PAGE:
A legal cloud hangs over The Dead Sea Scrolls Uncovered: at the annual meeting of the Society of Biblical Literature in San Francisco in December 1992, 19 prominent authorities in this field signed a detailed statement accusing the two authors of having appropriated the work of other scholars (which had been circulating at conferences) in their reconstruction of the Hebrew and Aramaic texts. It is important to remember that the texts of the Scrolls are not only full of lacunae and illegible words and phrases but often have to be pieced together out of many scraps of parchment, with no certainty that all the fragments derive from the same manuscript. Eisenman and Wise were quick to counter-attack under the banner of conspiracy. The accusation, they contended, was simply a new strategy of intimidation on the part of the old scholarly cabal, which hoped to maintain its monopoly on the publication and interpretation of the Scrolls.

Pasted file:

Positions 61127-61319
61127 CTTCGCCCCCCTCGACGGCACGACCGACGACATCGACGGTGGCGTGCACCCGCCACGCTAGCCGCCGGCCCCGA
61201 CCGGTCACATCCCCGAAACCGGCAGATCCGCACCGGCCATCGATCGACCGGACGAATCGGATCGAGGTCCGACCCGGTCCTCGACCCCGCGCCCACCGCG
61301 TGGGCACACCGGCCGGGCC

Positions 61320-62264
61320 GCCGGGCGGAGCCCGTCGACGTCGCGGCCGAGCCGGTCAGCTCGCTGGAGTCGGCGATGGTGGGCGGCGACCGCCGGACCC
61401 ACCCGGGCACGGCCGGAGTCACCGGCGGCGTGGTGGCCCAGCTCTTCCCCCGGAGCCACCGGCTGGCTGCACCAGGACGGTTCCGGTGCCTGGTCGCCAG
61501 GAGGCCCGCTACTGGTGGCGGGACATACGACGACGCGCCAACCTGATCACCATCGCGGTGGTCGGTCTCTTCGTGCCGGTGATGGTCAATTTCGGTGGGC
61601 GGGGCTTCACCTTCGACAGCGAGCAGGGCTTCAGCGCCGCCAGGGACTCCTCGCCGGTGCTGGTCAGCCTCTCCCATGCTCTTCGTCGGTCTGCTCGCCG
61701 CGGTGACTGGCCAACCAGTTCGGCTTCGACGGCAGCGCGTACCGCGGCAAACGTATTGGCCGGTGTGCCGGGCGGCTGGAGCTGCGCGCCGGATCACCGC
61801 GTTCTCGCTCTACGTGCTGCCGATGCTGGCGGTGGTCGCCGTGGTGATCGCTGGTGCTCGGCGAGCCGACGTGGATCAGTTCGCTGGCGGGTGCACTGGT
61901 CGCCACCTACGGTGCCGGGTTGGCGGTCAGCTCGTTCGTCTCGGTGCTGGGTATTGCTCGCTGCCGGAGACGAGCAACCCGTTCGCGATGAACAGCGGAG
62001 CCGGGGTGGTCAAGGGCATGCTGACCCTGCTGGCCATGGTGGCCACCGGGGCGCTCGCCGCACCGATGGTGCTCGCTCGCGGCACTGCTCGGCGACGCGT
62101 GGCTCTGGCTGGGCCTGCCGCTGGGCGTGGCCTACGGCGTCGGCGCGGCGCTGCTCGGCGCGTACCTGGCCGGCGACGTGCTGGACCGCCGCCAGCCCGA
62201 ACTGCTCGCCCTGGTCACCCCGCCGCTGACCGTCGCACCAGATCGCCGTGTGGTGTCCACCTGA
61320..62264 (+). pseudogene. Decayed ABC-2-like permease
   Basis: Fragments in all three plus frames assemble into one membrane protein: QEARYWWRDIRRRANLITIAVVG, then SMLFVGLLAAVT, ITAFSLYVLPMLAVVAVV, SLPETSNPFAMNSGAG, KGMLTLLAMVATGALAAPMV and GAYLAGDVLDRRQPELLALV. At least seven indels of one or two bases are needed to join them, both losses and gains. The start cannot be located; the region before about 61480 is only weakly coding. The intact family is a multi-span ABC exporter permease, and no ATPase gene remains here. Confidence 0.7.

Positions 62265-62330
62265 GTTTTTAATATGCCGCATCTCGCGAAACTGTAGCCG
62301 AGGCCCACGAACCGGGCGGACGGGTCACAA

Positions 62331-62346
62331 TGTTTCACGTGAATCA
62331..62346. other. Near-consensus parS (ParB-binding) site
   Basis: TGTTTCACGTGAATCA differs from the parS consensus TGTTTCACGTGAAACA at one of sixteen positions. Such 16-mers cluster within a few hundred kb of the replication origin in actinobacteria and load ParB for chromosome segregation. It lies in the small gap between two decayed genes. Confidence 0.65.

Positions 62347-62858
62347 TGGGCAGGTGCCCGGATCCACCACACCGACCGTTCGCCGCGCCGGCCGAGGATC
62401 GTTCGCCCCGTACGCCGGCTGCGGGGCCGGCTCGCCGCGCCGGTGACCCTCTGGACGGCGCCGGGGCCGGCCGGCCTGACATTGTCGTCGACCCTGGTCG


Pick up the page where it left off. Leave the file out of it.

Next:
I am not competent to make a judgment about this matter because I have not had access to any of the allegedly pirated reconstructions. In any case, the conspiracy defence is implausible because the signatories include scholars like Lawrence Schiffman, who was never part of the Scrolls committee and argued strongly for making the unpublished texts generally available. The specificity of the charges, moreover, at least gives one pause. Take, for example, the suggestion that the Eisenman-Wise reconstruction of the so-called MMT document (a legal text of considerable historical importance) was lifted from the work of Elisha Qimron and John Strugnell: ‘It must be a miracle that [the Eisenman-Wise] edition made all the same joins and transitions between fragmentary manuscripts that Strugnell and Qimron made.’ Even allowing for more coincidences and grey areas of textual reconstruction than this black-and-white condemnation will permit, it is hard not to feel some uneasiness about Eisenman and Wise’s repeated assertions of the absolute independence of their work: ‘We have not relied on anyone or any other work, but rather sifted through the entire unpublished corpus, grouping like plates together, identifying all the overlaps, and making all the joins ourselves.’